Getting what you want isn't the same as happiness. It's strongly decoupled (although there is some relationship between the two). So why do people expect e.g. having a bigger economy would lead to people being happier? Of course, it might, it might not. But it will lead to more people getting what they want.
It's probably worth being extremely skeptical of happiness numbers, satisfaction polls, etc. We know they don't even speak to extremely similar and related things, so it's almost impossible to contextualize the numbers appropriately. Even if you just showed someone a prompt, like "are you satisfied with your current healthcare?", it wouldn't capture how differently people think about the question. Some people think about happiness, some people think about satisfaction or complacency, some people think about if they get what they want (although very few, in wealthy countries – I dare say, few people think about whether their problems were addressed at all, they attribute all success to pre-existing systems and inventions, and all failures to the lack of a 'cure').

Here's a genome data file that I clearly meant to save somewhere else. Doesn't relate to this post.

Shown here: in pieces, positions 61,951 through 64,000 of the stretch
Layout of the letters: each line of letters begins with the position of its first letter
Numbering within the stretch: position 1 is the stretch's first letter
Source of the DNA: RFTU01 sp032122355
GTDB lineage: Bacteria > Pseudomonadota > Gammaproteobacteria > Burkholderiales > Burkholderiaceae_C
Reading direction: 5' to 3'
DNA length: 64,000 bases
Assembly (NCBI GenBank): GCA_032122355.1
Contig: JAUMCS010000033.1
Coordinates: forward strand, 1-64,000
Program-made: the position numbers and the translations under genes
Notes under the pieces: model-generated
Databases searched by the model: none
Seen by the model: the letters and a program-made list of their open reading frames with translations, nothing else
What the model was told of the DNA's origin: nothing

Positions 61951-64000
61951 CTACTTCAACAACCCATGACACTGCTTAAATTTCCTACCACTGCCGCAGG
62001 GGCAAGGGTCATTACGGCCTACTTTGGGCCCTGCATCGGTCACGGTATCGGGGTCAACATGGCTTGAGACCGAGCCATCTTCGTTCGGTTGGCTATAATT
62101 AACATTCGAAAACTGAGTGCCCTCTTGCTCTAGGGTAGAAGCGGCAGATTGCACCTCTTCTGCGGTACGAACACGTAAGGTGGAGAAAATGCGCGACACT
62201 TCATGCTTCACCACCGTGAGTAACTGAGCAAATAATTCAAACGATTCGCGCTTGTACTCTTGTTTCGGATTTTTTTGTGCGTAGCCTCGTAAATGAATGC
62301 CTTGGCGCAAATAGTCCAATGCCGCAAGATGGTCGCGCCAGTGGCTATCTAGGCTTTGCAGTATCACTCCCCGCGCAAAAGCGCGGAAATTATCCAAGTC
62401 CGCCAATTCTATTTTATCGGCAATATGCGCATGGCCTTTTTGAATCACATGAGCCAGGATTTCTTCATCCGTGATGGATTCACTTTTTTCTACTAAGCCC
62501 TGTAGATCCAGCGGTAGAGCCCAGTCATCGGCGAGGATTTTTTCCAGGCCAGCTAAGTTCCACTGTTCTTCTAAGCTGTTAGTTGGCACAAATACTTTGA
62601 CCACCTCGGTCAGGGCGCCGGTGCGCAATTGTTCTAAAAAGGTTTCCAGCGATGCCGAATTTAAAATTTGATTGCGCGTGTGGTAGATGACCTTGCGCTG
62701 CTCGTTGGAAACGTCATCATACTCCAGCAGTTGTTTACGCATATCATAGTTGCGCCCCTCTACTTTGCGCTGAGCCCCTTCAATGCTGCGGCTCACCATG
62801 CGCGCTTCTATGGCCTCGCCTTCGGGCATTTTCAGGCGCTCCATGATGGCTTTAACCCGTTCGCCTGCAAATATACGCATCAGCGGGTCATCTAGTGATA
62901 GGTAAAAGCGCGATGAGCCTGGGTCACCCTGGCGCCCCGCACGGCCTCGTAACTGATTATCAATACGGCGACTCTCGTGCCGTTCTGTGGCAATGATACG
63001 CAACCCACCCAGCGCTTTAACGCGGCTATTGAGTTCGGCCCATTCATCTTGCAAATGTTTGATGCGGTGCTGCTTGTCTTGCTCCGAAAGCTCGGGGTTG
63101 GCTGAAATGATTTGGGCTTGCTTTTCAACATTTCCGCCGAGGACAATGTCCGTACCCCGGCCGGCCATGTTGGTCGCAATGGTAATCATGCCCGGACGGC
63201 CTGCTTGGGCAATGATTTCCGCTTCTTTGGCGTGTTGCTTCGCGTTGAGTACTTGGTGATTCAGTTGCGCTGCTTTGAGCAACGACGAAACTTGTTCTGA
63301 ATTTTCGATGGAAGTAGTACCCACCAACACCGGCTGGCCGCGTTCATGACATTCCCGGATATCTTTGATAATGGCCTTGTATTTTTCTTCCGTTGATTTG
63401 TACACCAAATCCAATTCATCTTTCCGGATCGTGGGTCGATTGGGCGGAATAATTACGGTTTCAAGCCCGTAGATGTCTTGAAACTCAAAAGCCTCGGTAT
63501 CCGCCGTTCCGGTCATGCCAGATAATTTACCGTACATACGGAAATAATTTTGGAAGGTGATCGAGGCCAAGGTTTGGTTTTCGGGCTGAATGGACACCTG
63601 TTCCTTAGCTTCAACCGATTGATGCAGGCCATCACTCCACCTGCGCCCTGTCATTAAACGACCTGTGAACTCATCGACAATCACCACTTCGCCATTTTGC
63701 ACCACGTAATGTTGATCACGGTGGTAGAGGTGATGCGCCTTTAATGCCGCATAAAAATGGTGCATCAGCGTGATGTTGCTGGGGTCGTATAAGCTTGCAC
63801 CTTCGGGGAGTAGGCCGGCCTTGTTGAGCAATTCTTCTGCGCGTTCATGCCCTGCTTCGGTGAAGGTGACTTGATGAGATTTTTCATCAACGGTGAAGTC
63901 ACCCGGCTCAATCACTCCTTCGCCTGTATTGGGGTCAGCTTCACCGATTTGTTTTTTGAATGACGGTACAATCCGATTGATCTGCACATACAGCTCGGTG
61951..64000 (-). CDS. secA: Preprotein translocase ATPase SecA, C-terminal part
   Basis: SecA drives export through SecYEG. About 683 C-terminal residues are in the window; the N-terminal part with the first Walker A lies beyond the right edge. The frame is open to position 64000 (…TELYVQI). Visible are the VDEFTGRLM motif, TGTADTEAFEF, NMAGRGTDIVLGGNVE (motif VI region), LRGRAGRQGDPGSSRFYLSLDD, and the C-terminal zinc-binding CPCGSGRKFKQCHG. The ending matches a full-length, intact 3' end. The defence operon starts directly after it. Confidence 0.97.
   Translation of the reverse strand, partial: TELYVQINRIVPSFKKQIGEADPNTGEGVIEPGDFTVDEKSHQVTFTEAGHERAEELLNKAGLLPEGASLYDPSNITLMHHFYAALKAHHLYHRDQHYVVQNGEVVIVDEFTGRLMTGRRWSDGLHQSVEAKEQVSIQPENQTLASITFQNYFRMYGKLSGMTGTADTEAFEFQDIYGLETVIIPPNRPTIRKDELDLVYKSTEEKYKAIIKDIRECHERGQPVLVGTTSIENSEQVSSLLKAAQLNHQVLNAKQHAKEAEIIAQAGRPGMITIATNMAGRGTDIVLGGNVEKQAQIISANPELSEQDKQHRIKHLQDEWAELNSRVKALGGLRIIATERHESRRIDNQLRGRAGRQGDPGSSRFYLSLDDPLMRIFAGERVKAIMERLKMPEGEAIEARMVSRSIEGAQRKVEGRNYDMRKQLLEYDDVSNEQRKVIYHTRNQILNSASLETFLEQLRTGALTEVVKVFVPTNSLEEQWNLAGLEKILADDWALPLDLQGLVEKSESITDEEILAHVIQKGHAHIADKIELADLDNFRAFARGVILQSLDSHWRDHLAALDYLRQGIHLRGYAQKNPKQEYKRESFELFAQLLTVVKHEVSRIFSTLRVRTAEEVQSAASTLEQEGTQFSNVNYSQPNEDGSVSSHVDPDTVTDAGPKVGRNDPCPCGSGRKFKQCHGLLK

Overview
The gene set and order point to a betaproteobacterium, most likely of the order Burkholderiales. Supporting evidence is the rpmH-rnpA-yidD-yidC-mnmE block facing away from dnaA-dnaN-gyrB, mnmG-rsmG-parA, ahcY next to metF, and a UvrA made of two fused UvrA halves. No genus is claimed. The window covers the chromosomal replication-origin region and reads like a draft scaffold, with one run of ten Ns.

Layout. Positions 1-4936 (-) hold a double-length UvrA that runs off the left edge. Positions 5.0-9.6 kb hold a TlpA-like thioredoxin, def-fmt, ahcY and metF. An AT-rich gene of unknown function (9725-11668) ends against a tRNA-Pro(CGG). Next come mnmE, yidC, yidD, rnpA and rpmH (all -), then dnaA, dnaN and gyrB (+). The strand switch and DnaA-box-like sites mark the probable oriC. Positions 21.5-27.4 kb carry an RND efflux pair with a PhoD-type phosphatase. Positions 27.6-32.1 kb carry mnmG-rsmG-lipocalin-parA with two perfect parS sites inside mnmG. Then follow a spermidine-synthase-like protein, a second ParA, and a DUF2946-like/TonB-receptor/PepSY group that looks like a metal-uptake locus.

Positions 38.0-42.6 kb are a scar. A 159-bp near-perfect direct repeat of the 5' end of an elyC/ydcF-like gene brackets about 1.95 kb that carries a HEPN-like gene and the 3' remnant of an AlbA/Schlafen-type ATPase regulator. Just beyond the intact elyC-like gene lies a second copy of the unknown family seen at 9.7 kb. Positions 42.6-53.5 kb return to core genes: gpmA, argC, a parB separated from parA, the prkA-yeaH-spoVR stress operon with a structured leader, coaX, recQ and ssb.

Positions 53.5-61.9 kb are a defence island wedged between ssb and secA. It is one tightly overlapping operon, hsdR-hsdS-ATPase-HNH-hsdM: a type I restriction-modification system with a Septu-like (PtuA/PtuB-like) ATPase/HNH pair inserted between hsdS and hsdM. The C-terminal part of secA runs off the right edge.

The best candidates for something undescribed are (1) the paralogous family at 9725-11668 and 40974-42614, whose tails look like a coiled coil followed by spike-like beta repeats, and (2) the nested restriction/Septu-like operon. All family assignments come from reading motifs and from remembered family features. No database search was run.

If there's any emotion that I think the economy is good at preventing, it might be anguish or frustration. That's when we will do the most to get whatever it is we want. And it has a way of cultivating hope – you have to be able to imagine something better, otherwise you'd never switch providers. Of course, perhaps it's an insufficiently poetic kind of hope. But it's the same thing, in the end, but smaller, life sized. I feel so much of life doesn't quite have room for the big emotions poems point towards.